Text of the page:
Treasury bond yields stabilized in the 2nd quarter after rising earlier in the year. Short-term rates rose slightly resulting in a flattening yield curve, an indication of possible slower economic growth as the Fed considers raising rates higher.
Comments by St. Louis Federal Reserve member James Bullard indicated that the Fed may start increasing rates in 2022 via buying fewer bonds through their asset purchase program. A scale back on mortgage bond purchases is expected to occur initially before pullbacks on other government bonds.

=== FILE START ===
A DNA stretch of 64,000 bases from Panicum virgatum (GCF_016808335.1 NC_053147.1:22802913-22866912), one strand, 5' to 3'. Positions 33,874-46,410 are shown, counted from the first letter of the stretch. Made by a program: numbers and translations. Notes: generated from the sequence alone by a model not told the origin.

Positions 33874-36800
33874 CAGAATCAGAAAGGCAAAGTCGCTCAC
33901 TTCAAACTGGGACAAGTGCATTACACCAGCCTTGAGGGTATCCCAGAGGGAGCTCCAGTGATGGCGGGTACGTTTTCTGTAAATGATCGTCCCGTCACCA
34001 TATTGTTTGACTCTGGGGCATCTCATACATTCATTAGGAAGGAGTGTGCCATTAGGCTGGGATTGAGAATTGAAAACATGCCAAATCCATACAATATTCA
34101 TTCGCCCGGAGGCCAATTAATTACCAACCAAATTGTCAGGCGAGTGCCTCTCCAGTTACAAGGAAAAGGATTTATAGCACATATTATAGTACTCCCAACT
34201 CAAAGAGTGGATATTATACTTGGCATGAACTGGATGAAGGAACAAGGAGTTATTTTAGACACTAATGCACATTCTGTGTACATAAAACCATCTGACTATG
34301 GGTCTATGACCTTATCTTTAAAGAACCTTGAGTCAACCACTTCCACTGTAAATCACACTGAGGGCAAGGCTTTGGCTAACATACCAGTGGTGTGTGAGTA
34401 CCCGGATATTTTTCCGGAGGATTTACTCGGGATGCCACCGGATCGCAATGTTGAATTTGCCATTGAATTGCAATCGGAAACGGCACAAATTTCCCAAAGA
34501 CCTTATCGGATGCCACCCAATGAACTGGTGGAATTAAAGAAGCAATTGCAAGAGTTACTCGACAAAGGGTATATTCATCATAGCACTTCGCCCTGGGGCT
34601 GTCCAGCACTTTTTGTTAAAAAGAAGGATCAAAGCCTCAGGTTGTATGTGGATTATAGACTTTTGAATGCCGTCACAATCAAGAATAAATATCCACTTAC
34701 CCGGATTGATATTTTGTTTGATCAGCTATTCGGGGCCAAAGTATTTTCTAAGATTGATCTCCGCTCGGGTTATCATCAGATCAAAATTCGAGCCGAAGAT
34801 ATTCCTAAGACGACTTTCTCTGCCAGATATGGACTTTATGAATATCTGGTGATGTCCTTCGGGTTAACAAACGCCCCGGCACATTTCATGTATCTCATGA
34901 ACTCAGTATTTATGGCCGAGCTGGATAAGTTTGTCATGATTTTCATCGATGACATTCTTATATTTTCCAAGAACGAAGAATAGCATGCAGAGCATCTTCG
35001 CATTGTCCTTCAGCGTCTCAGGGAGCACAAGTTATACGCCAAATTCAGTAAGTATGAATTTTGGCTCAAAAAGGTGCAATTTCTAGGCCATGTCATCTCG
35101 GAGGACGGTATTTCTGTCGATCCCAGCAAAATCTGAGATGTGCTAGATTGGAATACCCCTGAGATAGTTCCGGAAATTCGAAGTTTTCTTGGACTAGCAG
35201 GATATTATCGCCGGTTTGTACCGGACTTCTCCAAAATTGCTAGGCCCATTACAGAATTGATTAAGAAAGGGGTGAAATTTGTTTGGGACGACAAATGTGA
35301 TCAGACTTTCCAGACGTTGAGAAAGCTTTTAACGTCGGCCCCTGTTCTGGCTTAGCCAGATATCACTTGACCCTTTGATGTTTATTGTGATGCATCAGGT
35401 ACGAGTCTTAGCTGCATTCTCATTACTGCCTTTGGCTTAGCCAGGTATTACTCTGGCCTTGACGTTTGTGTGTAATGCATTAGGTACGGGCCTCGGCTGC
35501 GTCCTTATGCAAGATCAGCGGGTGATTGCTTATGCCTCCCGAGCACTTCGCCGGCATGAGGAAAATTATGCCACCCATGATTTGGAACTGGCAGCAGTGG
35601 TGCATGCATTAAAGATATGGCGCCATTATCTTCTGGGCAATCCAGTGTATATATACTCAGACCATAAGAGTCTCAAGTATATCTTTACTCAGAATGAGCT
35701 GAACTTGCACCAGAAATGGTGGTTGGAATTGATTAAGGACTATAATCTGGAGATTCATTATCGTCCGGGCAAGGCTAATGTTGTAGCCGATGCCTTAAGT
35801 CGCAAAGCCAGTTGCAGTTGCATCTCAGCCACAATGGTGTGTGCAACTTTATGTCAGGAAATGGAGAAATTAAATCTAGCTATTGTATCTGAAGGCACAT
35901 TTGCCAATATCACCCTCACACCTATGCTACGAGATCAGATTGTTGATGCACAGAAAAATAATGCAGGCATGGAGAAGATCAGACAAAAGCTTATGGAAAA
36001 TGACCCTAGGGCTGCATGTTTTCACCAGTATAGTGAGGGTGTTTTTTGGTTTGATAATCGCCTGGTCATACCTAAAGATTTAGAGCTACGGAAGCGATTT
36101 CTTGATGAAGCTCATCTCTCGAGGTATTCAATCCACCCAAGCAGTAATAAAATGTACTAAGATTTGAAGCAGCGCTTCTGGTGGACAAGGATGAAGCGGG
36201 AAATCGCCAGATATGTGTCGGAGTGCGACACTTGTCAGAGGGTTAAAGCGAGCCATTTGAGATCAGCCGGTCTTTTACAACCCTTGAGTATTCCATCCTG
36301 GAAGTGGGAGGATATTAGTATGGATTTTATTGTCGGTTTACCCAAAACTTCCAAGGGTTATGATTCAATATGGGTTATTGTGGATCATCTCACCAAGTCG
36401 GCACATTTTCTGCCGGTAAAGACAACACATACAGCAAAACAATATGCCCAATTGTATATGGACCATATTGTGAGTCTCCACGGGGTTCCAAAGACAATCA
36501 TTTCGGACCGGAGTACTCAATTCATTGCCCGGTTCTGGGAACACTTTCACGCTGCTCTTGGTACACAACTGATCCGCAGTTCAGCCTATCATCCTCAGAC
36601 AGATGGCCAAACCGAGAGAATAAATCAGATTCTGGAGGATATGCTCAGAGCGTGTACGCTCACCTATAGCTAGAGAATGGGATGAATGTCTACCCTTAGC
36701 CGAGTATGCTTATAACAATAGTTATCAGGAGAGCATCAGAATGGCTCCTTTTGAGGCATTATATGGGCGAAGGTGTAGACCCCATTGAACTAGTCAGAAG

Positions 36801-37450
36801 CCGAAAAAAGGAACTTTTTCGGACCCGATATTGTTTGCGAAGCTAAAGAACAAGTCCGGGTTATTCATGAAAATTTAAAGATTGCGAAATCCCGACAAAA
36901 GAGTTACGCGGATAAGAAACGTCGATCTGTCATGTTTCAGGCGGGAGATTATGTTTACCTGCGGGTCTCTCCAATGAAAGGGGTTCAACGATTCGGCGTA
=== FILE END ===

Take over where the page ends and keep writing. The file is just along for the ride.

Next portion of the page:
Rates on mortgages stood steady at 2.98% for a 30-year fixed conforming loan as of July 1, 2021 as posted by FreddieMac. Other consumer loans also held steady as the Fed deliberated on possible future rate increases.
Source: U.S. Treasury, Federal Reserve, FreddieMac
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